Bosch Haslett, on the other hand, displays a kind of smart, well?scrubbed freshness so common these days in the architecture found on Madison Avenue in New York City. It is this urbane, ‘CK’ freshness, with its ‘let them eat cake’ attitude, which likewise threatens to render them politically incorrect, and therefore extremely unfresh. Indeed, it is precisely the beautiful anodyne visuality of their presentations, models and booklets that seem to give us pause, their stunningly beautiful ‘Light Objects’ project for London being just one example. In the presentation material for their well?heeled new office building in Rotterdam, ‘City Building’, they sum up their urbane approach: ‘All the excitement of New York without all the problems of dirt, crime, drugs and beggars’. They call their approach urbane as opposed to urban, denoting ‘the polite, sophisticated or well?mannered’. This, they argue, is where cities in the nineties are leading, and so they are following. Now while this might make van Toorn nervous, it is precisely their polished, faux?political edge (which they no doubt see as just good marketing), that makes them fresh and therefore a?political. If anything, it is their tendency (put down to a kind of insensitivity to certain market segments) to appear too polished and therefore politically incorrect, that threatens their freshness. There is a fine line between freshness and the (faux)political, a line which can be manipulated, but which once crossed leads down the road to a very unfresh decline.
Whether ‘undesigned’ hippie urbanism or ‘overdesigned’, designer urbanism, the fresh absorbs all that was once political, ideological, and yes, utopian, and renders them part of a fluid, eco?commercial reality. Ultimately, the fresh remains vibrant only so long as it does not succumb to the old new, to conservative or progressive political directives. The danger with the fresh, then, is not its politics, but that it can become stale, unfresh, and an inhibitor rather than producer of new urban life. Roemer van Toorn is right, however, to call for a new political understanding of our supermodernity, but this will only come when we better understand the relationship between politics and the market. In the meantime it would be better if we focused on the fresh aspects of these new practices, on the degree to which they are ‘newly new’ rather than pulling them back into the sinkhole of avant?gardism.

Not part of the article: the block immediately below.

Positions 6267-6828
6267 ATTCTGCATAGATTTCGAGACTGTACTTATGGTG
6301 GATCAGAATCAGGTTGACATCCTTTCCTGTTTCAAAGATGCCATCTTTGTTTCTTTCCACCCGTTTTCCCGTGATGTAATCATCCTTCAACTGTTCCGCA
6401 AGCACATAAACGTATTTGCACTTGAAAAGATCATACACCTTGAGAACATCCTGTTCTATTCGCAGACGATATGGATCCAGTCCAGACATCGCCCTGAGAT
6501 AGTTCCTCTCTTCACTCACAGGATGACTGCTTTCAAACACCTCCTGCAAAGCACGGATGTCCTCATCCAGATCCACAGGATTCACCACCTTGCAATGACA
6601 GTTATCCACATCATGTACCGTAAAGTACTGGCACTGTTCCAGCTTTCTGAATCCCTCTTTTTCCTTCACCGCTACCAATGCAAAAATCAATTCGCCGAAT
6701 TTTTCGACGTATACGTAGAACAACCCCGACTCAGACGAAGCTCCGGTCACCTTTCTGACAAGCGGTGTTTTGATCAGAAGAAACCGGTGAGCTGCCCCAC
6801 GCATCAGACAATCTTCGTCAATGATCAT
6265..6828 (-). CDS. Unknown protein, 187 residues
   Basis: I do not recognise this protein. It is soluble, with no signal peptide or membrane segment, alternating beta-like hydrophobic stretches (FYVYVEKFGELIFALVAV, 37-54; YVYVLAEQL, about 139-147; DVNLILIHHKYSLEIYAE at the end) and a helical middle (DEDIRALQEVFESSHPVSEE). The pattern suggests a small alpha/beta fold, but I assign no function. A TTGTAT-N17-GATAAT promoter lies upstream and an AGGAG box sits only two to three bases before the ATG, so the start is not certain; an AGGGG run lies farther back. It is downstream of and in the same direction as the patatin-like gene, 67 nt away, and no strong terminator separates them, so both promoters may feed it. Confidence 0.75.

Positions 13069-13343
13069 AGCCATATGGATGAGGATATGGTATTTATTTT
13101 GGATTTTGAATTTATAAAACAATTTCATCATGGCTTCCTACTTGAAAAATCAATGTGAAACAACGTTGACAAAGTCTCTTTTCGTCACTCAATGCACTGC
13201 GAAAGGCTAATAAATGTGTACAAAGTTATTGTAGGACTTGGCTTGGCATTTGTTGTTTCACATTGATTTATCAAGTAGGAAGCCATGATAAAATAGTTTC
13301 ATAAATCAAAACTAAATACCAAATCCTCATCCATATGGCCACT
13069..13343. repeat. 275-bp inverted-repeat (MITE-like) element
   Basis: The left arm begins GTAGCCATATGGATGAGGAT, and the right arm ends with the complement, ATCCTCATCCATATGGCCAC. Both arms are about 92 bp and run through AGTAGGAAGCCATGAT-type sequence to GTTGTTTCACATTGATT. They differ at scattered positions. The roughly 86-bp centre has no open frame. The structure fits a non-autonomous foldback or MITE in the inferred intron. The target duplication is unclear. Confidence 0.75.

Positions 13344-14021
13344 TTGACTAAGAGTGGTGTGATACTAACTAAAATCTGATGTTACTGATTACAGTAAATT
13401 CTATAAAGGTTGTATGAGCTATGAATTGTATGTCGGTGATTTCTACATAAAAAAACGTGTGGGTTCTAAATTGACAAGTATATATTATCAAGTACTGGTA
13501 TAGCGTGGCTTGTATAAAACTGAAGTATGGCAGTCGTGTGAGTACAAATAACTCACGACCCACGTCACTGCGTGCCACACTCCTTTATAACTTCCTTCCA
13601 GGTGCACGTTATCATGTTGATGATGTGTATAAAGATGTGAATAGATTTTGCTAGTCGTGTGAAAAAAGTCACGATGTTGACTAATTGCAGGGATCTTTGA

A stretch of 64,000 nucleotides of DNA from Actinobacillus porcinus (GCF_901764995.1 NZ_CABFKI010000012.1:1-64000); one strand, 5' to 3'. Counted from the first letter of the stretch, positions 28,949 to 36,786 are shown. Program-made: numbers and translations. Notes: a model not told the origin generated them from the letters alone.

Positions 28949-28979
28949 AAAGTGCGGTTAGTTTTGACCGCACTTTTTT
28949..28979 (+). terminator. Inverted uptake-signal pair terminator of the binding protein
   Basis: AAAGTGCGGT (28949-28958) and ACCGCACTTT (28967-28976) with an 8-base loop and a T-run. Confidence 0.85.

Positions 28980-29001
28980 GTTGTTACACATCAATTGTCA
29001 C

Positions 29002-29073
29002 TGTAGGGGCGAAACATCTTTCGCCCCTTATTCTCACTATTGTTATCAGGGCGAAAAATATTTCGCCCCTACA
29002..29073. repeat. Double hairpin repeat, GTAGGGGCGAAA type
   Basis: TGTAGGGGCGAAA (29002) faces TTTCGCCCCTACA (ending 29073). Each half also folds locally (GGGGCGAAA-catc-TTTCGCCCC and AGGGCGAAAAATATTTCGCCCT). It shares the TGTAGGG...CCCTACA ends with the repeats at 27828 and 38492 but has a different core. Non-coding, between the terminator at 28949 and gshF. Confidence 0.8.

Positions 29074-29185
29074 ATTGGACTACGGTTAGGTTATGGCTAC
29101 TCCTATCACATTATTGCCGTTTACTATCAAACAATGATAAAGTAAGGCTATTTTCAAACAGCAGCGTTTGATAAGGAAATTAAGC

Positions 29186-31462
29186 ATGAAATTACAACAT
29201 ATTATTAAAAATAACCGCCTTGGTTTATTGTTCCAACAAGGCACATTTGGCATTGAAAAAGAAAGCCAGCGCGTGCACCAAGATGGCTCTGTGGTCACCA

This is a revised and adbridged version of the text Michael Speaks wrote for the catalogue of the exhibition ‘Nine + One’, Rotterdam (NAi Publishers) 1997
1. Cited from abridged version of Jury Report, Archis 12, 1996, pp. 8-9.
2. Ed Taverne’s and Rem Koolhaas’s insistence that we recognize the importance of quantity should be noted as a historical precedent for all of these offices.
4. ‘It’s just there’ refers to a technique developed by Joost Meuwissen and Matthijs Bouw of One Architecture, whereas I am referring to ‘just there’ as an approach or feature of a new urban disposition. One’s definition does not differ significantly from the way I am using it here but they would disagree with my use of it to describe the work of the offices in the catalogue and exhibition.
5. See Roemer van Toorn’s contribution elsewhere in this issue.